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J Appl Physiol (1985). 2014 Oct 15;117(8):880-6. doi: 10.1152/japplphysiol.00298.2014. Epub 2014 Aug 28.

Increase in relative deposition of fine particles in the rat lung periphery in the absence of gravity.

Author information

  • 1Department of Medicine, University of California, San Diego, La Jolla, California; cdarquenne@ucsd.edu.
  • 2Department of Mechanical and Aerospace Engineering, University of California, San Diego, La Jolla, California; and.
  • 3Department of Medicine, University of California, San Diego, La Jolla, California;
  • 4Department of Radiology, University of California, San Diego, La Jolla, California.
  • 5Department of Medicine, University of California, San Diego, La Jolla, California; Department of Radiology, University of California, San Diego, La Jolla, California.

Abstract

While it is well recognized that pulmonary deposition of inhaled particles is lowered in microgravity (μG) compared with gravity on the ground (1G), the absence of sedimentation causes fine particles to penetrate deeper in the lung in μG. Using quantitative magnetic resonance imaging (MRI), we determined the effect of gravity on peripheral deposition (DEPperipheral) of fine particles. Aerosolized 0.95-μm-diameter ferric oxide particles were delivered to spontaneously breathing rats placed in plethysmographic chambers both in μG aboard the NASA Microgravity Research Aircraft and at 1G. Following exposure, lungs were perfusion fixed, fluid filled, and imaged in a 3T MR scanner. The MR signal decay rate, R2*, was measured in each voxel of the left lung from which particle deposition (DEP) was determined based on a calibration curve. Regional deposition was assessed by comparing DEP between the outer (DEPperipheral) and inner (DEPcentral) areas on each slice, and expressed as the central-to-peripheral ratio. Total lung deposition tended to be lower in μG compared with 1G (1.01 ± 0.52 vs. 1.43 ± 0.52 μg/ml, P = 0.1). In μG, DEPperipheral was larger than DEPcentral (P < 0.03), while, in 1G, DEPperipheral was not significantly different from DEPcentral. Finally, central-to-peripheral ratio was significantly less in μG than in 1G (P ≤ 0.05). These data show a larger fraction of fine particles depositing peripherally in μG than in 1G, likely beyond the large- and medium-sized airways. Although not measured, the difference in the spatial distribution of deposited particles between μG and 1G could also affect particle retention rates, with an increase in retention for particles deposited more peripherally.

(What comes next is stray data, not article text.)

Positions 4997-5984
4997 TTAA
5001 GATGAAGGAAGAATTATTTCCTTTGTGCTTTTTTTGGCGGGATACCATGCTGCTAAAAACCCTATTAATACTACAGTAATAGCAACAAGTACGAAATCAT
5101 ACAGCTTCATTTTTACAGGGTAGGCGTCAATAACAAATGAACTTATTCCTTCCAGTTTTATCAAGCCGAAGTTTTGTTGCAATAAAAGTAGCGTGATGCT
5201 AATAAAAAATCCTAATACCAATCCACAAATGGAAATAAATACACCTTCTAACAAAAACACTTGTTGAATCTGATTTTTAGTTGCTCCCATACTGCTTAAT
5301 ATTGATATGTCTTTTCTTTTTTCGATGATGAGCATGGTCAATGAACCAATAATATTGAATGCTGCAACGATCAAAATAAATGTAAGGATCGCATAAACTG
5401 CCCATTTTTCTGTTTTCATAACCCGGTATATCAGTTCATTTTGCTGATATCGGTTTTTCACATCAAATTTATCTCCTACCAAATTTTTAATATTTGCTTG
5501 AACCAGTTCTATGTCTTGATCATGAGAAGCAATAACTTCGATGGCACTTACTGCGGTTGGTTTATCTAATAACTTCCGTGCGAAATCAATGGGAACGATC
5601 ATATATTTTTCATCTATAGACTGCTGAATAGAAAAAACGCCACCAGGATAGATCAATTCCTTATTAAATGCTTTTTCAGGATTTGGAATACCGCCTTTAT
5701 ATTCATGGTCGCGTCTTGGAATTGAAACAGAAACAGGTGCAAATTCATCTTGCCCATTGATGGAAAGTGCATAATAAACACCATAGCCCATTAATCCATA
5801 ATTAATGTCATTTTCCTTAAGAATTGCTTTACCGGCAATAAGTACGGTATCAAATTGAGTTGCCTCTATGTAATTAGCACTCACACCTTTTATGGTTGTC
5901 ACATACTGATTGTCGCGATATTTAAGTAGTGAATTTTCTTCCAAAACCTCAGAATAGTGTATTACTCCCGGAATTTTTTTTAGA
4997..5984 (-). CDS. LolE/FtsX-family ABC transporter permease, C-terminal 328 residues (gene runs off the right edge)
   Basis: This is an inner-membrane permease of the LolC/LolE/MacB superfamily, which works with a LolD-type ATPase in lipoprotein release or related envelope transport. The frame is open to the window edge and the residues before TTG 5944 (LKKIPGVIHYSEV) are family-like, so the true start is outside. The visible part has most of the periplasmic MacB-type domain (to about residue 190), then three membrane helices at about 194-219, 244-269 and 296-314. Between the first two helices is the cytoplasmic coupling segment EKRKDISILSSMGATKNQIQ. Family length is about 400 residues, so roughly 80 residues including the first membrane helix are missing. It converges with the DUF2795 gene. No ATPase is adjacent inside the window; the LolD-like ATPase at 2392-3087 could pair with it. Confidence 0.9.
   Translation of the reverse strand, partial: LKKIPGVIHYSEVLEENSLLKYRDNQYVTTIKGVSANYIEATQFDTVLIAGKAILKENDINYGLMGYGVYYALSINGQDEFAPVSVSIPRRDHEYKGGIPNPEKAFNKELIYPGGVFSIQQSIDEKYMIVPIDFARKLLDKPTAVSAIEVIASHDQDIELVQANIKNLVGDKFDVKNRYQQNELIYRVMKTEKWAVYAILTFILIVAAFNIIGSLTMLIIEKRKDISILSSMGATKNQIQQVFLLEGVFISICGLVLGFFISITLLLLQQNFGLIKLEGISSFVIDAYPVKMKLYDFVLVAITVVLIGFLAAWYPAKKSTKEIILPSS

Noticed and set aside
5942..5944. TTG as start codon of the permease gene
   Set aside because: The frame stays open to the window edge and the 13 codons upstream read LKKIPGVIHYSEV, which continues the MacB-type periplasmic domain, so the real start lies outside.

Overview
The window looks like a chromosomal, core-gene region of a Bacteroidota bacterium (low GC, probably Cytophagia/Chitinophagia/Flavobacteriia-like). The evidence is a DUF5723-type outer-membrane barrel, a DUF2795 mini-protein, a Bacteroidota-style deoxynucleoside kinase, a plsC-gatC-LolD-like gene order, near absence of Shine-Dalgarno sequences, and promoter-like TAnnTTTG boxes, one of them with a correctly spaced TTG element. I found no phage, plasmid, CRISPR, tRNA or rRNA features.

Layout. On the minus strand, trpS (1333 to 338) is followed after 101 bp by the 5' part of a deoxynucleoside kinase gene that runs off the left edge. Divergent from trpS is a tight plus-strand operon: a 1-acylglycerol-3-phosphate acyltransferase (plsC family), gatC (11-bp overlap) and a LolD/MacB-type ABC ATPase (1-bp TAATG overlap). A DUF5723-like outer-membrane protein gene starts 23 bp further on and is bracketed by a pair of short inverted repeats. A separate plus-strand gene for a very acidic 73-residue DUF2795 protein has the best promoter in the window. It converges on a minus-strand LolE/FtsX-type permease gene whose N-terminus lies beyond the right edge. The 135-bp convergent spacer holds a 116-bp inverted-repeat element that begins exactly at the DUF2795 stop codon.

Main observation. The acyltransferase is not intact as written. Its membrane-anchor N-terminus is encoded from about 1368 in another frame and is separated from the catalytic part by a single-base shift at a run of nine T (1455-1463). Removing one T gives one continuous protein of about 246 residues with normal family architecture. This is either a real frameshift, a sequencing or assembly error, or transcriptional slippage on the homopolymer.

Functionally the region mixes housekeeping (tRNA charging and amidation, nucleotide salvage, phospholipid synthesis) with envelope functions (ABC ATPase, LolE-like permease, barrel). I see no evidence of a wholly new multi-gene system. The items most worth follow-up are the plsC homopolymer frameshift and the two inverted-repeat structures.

Copyright © 2014 the American Physiological Society.

KEYWORDS:

MRI; aerosol; lunar dust; microgravity

PMID:
25170069
[PubMed - in process]
PMCID:
PMC4199993
[Available on 2015/10/15]
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